S.F: Because it allows us to rethink capitalism as a whole. When you look at the question of reproduction you see something fundamental about the capitalist organisation of work. You see that capitalism is forced, as a system, to devalue reproductive work. You see that in the history of capitalism, certain patterns are continuously returning. Both slavery and the devaluation of women’s work are materially rooted in the capitalist need to reduce the cost of producing the working class. Capitalism needs to cut the cost of producing life, producing work or producing labour-power to a minimum. In the same way as capitalism appropriates the natural world for nothing it also appropriates the work of the people it enslaves and women’s domestic work. The moment we understand that, then we have to take an anti-capitalist perspective, because we see that sexism and racism are structural elements and a structural necessity of a capitalist system. We cannot have capitalism without some form of racism or some form of sexism. That is why, no matter what kind of struggle we are involved in, we need to begin to create an alternative to capitalism. In the women’s movement, in Wages for Housework, we saw that. For example, we saw that there are different ways in which we can struggle around childcare. We can struggle for childcare to liberate our time for wage labour or we can struggle for childcare recognising that we are working already and we do not need more work. Childcare should not liberate our time for more work but from work. Organising childcare also raises the question of what kind of new generation we want to bring into existence. It’s not simply a matter of creating parking lots for children. We expand the horizon of our struggle and imagine what a future society could be, rather than remaining enclosed in a capitalist perspective, where we exchange one type of work for another, without breaking out of the circle of capitalist accumulation.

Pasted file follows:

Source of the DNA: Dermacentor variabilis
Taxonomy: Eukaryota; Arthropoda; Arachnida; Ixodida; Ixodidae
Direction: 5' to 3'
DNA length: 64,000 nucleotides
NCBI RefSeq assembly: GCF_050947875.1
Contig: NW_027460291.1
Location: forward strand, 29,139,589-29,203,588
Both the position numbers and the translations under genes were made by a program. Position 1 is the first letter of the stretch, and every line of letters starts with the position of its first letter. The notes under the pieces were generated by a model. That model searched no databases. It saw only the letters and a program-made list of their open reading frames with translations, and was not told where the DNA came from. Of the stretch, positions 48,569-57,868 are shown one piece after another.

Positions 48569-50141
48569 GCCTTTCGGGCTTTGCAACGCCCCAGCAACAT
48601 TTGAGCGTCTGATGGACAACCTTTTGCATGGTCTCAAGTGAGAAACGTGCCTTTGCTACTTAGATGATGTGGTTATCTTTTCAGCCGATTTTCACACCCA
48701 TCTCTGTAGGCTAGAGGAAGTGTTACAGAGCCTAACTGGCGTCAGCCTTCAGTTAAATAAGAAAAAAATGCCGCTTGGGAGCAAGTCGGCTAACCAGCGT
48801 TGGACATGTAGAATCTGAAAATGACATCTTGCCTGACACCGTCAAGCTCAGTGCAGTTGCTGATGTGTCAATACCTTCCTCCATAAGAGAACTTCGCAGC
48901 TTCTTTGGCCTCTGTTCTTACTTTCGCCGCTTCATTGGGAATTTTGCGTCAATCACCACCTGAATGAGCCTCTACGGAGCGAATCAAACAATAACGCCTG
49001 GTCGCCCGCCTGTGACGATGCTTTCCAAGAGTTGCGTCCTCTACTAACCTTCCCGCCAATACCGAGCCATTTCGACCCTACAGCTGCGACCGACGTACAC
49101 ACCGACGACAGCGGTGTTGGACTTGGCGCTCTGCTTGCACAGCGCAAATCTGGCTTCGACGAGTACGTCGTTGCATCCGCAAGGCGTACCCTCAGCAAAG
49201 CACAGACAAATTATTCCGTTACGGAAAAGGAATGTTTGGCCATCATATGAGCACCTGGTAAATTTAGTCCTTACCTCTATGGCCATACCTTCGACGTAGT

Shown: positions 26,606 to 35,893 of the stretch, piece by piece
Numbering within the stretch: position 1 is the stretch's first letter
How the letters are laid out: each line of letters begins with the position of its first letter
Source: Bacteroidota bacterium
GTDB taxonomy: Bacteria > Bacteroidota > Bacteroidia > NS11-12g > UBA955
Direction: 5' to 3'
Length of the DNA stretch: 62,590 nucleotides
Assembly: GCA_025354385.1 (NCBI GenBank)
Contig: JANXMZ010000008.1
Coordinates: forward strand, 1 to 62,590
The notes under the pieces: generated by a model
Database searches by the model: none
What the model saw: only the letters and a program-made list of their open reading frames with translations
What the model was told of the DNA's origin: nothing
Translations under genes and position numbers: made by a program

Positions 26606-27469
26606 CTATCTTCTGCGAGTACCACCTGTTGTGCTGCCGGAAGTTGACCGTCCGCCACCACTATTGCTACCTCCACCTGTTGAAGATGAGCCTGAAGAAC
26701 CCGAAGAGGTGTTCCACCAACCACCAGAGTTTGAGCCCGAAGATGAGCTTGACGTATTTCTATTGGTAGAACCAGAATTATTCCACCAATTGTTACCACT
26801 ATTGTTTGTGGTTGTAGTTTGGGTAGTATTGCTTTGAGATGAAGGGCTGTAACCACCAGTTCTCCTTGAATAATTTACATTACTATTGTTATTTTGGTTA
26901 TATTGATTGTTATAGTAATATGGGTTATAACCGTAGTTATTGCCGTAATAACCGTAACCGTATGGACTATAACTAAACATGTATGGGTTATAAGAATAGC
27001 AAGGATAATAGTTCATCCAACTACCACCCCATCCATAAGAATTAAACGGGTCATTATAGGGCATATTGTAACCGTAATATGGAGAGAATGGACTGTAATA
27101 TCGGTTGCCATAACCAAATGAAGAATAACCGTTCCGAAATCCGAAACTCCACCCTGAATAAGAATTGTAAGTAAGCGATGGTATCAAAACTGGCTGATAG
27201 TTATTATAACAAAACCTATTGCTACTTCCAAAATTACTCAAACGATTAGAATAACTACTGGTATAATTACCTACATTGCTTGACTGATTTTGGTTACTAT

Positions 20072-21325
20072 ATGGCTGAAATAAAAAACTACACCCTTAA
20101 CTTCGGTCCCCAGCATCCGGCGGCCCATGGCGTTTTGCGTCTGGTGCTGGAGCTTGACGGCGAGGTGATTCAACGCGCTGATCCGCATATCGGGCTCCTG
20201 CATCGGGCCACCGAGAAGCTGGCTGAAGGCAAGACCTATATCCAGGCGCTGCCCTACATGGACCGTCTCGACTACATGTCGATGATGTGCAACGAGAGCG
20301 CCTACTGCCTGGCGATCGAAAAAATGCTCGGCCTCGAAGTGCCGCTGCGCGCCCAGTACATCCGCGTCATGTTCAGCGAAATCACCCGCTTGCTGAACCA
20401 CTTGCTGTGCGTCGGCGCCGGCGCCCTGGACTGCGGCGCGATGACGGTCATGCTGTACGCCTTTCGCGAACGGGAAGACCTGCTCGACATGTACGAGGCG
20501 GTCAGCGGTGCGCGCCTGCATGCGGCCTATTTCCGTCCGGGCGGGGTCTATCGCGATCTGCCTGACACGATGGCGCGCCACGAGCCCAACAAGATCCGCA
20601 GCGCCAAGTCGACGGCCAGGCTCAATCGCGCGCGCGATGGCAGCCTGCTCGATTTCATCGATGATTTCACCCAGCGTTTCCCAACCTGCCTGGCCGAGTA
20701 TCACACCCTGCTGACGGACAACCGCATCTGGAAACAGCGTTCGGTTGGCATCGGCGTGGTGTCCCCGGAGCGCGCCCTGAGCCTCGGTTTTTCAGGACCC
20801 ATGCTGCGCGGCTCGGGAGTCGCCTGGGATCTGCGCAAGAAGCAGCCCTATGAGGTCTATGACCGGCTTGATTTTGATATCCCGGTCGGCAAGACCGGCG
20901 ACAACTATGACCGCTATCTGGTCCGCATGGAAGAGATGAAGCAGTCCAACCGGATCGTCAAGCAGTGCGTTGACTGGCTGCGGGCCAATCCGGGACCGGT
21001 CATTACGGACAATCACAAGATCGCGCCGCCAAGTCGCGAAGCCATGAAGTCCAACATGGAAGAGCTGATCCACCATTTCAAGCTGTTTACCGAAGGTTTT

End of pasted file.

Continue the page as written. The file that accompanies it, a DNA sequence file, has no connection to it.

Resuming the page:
C.B: In your works there is a strong critique of the idea of woman’s emancipation through labour, which has been part of the Marxist and liberal feminist tradition. Why do you think that the concept of emancipation through waged labour is limited?

SF: I think it’s limited for many reasons. First of all, it’s limited because it accepts the capitalist definition of work; it equates work with waged labour, as if this were the only form of exploitation and anti-capitalist struggle. Speaking of housework as unpaid labour opened up a whole new understanding, it showed that the areas of capitalist exploitation and struggle are much wider than it is generally assumed. It is the same criticism that the Black Power movement and the anti-colonial movement made of the orthodox Marxist Left, when they insisted that slavery was a pillar of capitalist accumulation. It is also a question of strategy and organisation. Women have joined the waged workforce at the moment when the ‘work-place’ was undergoing a massive attack with the beginning of outsourcing and the precarization of work. So joining the wage labour force was not a great victory. By the end of the seventies, work was being relocated in the maquilas and unions were reopening all the contracts and giving up what workers had gained. Thus, for the feminist movement to concentrate its effort on organising “in the work-place” was a strategic mistake.